By Scott Stirrett ‘22
Our first study tour was to Les Iles-de-la-Madeleine (Magdalen Islands), which are part of Quebec, but located between Prince Edward Island and Newfoundland. The islands have a population of approximately 13,000 people and are overwhelmingly Francophone, although there is a small Anglophone minority. Over the tour we met with local leaders, such as Mayor Jonathan Lapierre, and learned about the opportunities and challenges facing the islands. While we discussed a variety of issues, there were three principal themes: the housing crisis, rural economic development, and bilingualism.
Fellows also learn from each other through informal moments that take place throughout the program. On this first study tour, I learned from my peers about everything from how municipalities approach inter-governmental relations to how faith-based communities support with refugee resettlement.
Take a look at the pictures from the first study tour. This was Action Canada’s first visit to Les Iles.
The housing crisis:
Much of the national media attention on the Canadian housing crisis focuses on Canada’s largest cities. But outside of urban epicentres, many rural communities are struggling to provide sufficient affordable housing to their residents.
After shrinking for many decades, the population of Les Iles began to grow again in 2016. This is driven by a variety of factors, including the relatively affordable cost of living relative to other places in Quebec, a booming local economy that has strong foundations in fisheries and tourism, and successful recruitment campaigns by the local government.
Like elsewhere in Canada, in recent years the cost of housing surged on the islands. The growing population compounded by a limited housing supply means that the real estate prices in the islands have increased much more rapidly than other rural regions of Quebec.
In addition to the population growth, there are many other reasons why the housing supply is insufficient. Because the islands are relatively isolated, it is expensive to build homes, making it difficult to increase the housing supply. Furthermore, many houses were converted into Airbnbs, which took away housing from permanent residents.
The local government is taking many measures to increase the housing supply, including limiting Airbnbs to secondary suites within a primary residence, and building affordable apartments in a new community that is called the “eco-quartier.”
One of my takeaways from the discussions is the important role that local and municipal governments play in addressing the housing crisis. Each community is different and as one the speakers in the study tour said, “one size fits no one.” The causes of the housing crisis are different in each community, meaning that municipalities need to tailor their approaches to local conditions.
“One size fits no one” – Speaker during the first study tour
Rural Economic Development:
On our second day of the study tour, we visited the Centre de recherche sur les milieux insulaires et maritimes (CERMIM), which is a non-profit based on the islands that develops projects related to the circular economy. For instance, one of their initiatives is to convert seashells into concrete. Their goal is to reduce waste and ensure that as many by-products as possible are re-used for other productive purposes.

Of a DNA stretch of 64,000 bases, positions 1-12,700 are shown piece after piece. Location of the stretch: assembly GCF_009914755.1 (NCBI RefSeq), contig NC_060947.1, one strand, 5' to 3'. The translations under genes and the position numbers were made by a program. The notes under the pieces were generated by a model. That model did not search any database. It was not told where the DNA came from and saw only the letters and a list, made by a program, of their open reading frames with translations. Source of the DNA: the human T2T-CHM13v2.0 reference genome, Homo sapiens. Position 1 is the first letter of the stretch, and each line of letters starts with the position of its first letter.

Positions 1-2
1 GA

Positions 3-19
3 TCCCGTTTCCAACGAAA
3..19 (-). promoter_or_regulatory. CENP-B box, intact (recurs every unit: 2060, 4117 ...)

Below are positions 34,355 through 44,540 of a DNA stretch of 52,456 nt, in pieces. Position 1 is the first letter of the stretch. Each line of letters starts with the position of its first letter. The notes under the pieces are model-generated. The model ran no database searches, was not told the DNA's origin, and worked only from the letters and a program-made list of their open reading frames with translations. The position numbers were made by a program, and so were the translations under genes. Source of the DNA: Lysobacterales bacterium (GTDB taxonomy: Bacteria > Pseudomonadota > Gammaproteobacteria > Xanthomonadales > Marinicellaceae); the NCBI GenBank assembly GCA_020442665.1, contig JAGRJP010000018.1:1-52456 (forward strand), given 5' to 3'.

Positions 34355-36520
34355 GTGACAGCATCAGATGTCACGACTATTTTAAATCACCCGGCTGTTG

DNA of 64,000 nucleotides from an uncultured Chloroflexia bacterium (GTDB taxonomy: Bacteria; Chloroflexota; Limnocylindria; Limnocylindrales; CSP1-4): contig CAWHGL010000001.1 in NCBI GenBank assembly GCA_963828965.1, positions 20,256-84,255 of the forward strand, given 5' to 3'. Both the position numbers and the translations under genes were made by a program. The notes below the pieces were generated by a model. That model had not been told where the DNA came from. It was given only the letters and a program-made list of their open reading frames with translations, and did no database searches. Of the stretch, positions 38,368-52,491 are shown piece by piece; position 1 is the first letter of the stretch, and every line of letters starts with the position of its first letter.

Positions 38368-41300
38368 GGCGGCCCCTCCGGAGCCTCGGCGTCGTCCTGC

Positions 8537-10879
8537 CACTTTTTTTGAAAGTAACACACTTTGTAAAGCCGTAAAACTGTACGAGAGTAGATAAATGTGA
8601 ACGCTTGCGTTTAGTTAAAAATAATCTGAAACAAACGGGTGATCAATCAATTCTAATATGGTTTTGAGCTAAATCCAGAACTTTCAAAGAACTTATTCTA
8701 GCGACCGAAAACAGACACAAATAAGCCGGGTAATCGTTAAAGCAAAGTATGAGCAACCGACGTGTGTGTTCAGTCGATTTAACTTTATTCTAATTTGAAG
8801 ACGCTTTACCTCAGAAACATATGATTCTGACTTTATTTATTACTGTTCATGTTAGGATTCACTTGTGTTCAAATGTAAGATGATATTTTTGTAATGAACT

The garbage from the islands is shipped to mainland Quebec, so there is a particularly strong imperative to foster a local circular economy. The work of CERMIM demonstrates how rural areas can be extremely innovative, finding new ways to do things better.
Bilingualism is a tremendous advantage for Canada. Approximately three in ten Canadians have knowledge of French and in Quebec 87% of the population speak French at home. Our country’s bilingual identity makes Canada more inclusive, diverse, and vibrant.
As an Acadian, I grew up with my grandparents regularly speaking French, and have many Francophone relatives. While my schooling was in English, later in life I embraced learning French and for the past 18 months I’ve worked regularly with a French tutor. The opportunity to improve my French helped me to reconnect with my Acadian identity and to further appreciate the culture of la Francophonie.
During the reflections at the end of the study tour, many of the Anglophone Fellows expressed the desire to improve their French. Canada is a bilingual country, meaning that being able to meaningfully converse in both official languages is a tremendous asset.
As a result of the trip, I gained an enhanced appreciation for the importance of protecting the French language in Canada, and I’m even more dedicated to improving my ability to work in French. My Acadian ancestors went through immense struggles for our language, culture, and identity to survive and I want to contribute to the bolstering of Canadian francophone identity.
The 2022-2023 Action Canada Fellows ended the first study tour with their hearts full of learnings and new friendships.
A key take-away from the trip was that policy making is a complex process and that as a policy maker it’s impossible to make everyone happy. Life is full of difficult decisions, all of which come with opportunity costs.
We can’t wait for the second study tour in Yellowknife, Northwest Territories!
Action Canada thanks the partners that made the trip possible: Government of Canada, Secrétariat aux relations canadiennes du Québec, PowerCorp of Canada, la Municipalité des Îles-de-la-Madeleine and Centre de recherche sur les milieux insulaires et maritimes (CERMIM).